Sixtyish Eric Miller is an angry white man, hating Catholics, Blacks, homosexuals, women, and other groups. He has also become very nationalistic. He not only wants to tell the world, he thinks he should act on it. Middle America in the age of Trump? Actually, the same problem appears to be happening in Northern Ireland according to David Ireland’s dark play, "Cyprus Avenue," having its American premiere at the Public Theater courtesy of a co-production by The Abbey Theatre (Dublin) and Royal Court Theatre (London). Problem is for all the sound and fury, Cyprus Avenue, which is a brilliant character study, outlives its welcome long before it is over in this 100 minute play. [more]

Chatter

July 5, 2018

Mr. Kahn’s dialogue is a witty amalgam of up to the minute lingo, well-observed lifestyle data, psychological insights and emotional depth that all realistically and artfully conveys the characters’ Millennial sensibility. Allusions to "Friends" and "Sex in the City" abound, apps are analyzed, real estate is obsessed over and salaries are disclosed. The passage of time is connoted by Claire’s birthdays that flow from one to the next. [more]

Little Rock

July 3, 2018

Using a tremendously talented and versatile cast of nine actors (three black male actors, three black female actors, as well as three white performers) playing from three roles to 12, the story of the year these heroic teenagers spent integrating the previously segregated high school becomes high drama. Rasean Davonte Johnson’s unit setting with its banks of stairs makes copious use of Wendall K. Harrington’s projection design for the many locations in the city of Little Rock, inside and outside of the school and the homes of the participants, as well as historical footage of the events and the people. "Little Rock" also includes snatches of 14 songs, some sung as choruses and others as solos including “Eyes on the Prize” and “We Shall Overcome,” which add a human dimension to the often startling events depicted. [more]

Conflict

June 30, 2018

With Miles Malleson’s 1925 "Conflict," being given its New York premiere, the Mint has uncovered a brilliant political and social drama which has tremendous relevance for today with its dissection of conservative and liberal points of view. It resembles Shaw and Tom Stoppard in its debate of ideas and Galsworthy and Arthur Miller in its moral integrity. Superbly directed by Jenn Thompson ("Women Without Men") with a crackerjack cast, this is not only one of the Mint’s best offerings, it is also the most satisfying play in town. Framed as both a thriller and a romantic comedy, Conflict is absorbing and exciting theater throughout, the sort of play that has you hanging on every word to see which way it will go. [more]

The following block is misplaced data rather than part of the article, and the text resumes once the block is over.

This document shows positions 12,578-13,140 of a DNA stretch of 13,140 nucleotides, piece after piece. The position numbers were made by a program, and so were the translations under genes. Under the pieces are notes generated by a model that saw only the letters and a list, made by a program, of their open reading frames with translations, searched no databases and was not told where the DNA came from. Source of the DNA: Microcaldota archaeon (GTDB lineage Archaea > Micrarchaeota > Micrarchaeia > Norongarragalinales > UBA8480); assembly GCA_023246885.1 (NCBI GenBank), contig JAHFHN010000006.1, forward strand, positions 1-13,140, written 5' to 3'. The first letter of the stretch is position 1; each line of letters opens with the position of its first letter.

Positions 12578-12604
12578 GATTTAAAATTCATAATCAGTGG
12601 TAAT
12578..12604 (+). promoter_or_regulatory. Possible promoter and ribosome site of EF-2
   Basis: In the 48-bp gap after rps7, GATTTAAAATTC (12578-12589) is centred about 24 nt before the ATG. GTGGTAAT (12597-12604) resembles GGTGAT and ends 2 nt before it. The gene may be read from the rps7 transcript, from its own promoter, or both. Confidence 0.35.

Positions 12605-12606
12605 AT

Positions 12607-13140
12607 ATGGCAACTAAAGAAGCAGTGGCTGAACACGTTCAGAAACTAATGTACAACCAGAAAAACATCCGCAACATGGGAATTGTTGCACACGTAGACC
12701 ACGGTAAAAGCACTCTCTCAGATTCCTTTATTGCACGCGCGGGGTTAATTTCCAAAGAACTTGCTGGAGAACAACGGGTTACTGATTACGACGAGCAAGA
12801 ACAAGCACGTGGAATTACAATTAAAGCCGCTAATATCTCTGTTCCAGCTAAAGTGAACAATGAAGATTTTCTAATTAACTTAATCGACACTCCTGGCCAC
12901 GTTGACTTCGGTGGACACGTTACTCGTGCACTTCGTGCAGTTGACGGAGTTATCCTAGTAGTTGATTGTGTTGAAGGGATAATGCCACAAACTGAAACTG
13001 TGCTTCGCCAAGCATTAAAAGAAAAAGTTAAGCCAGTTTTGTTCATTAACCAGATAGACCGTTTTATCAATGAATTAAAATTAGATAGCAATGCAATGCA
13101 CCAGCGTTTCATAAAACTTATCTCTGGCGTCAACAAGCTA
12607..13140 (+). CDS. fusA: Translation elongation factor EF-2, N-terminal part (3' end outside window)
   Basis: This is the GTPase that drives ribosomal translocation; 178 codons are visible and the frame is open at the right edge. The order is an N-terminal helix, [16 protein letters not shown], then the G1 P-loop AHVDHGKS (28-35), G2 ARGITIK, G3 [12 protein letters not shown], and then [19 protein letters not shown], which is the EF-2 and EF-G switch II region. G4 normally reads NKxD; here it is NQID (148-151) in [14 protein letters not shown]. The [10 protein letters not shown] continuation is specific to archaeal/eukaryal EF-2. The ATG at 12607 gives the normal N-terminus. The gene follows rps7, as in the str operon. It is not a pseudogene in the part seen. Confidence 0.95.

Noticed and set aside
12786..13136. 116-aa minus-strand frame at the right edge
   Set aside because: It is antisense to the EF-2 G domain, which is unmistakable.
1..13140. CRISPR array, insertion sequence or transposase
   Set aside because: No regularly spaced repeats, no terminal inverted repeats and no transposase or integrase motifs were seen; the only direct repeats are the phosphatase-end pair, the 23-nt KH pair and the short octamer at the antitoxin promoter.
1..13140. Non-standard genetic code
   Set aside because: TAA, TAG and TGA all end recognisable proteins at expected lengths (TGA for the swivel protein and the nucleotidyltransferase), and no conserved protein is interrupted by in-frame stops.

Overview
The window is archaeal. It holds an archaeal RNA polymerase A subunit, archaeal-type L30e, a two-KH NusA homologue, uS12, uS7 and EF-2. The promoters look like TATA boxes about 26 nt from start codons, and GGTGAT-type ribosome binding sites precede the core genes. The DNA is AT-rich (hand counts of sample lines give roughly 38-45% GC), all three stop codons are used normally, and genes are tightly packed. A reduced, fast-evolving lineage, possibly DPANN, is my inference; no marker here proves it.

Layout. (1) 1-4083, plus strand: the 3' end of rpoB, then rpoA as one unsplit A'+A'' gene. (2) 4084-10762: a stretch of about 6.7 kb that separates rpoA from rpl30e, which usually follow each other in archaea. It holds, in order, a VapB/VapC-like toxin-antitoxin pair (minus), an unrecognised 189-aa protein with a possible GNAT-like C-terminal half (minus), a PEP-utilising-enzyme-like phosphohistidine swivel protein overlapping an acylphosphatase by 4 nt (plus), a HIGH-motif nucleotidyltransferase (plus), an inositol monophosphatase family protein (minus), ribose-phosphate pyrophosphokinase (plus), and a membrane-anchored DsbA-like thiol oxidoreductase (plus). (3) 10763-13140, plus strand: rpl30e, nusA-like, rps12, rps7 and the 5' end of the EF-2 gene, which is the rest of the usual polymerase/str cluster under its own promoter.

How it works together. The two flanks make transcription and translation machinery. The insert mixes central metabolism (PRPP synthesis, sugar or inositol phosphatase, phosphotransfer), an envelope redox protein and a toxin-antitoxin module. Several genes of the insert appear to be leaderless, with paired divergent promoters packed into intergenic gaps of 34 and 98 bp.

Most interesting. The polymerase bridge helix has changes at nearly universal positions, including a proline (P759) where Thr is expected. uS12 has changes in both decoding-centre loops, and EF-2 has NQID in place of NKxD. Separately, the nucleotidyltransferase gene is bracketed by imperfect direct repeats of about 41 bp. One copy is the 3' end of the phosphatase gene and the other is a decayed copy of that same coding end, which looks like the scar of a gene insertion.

Skintight

June 29, 2018

Harmon’s new play resembles "Admissions," his last New York offering seen at Lincoln Center this March, in that it debates a topic from many sides but then fails to give us the author’s point of view on it at the end. Like all of his four plays so far it offers a strong character who has a very big gripe with the way things are and who attempts to change people accordingly. And like the others, "Skintight" is very funny while it deals with a serious topic but ultimately seems rather superficial, though here that maybe because of the extremely wealthy milieu in which money is no object and things magically appear via live-in servants. As is Harmon’s wont, the acerbic repartee is tossed about plentifully and as directed by Daniel Aukin, the six actors get the most out of their snappy lines. [more]

Coming Clean

June 29, 2018

For 85 minutes, we get a take on the gay male experience that includes a randy Midwestern adolescence, waitering and escorting in Manhattan, crystal meth and recovery.  The writing is well-constructed, contains flavorful descriptive passages and is forceful. The personable Mr. Strothmann delivers his monologue in a charming manner that realizes its dramatic and comedic qualities while taking his shirt off and dropping his pants along the way. [more]

Fairview

June 27, 2018

Jackie Sibblies Drury is a unique new voice in the American theater. Her use of metatheater is all her own. "Fairview" has a great deal to say about race in America and the angle you see things from and she is able to cleverly shift it from scene to scene. However, this new play is a bit too long for its content, with scenes overstaying their welcome. Nevertheless, Drury is a playwright well worth watching. [more]

Laura Bush Killed a Guy

June 26, 2018

With her honeyed and smoky Texan vocal inflections, wearing a short-haired lustrous brown wig and costume designer Rhonda Key’s gleaming trim white suit, actress Lisa Hodsoll is phenomenal as former First Lady Laura Bush in author Ian Allen’s kaleidoscopic solo play, "Laura Bush Killed a Guy." For 95 mesmerizing minutes, Ms. Hodsoll gives a smashing performance that transcends mere impersonation or campy replication. Looking and sounding like Mrs. Bush, with her twinkling eyes and beaming presence, Hodsoll’s characterization is a dazzling amalgam of comedy, emotion and depth. An only child, she and her parents went on a mission... [more]
1 2 3 4 5 30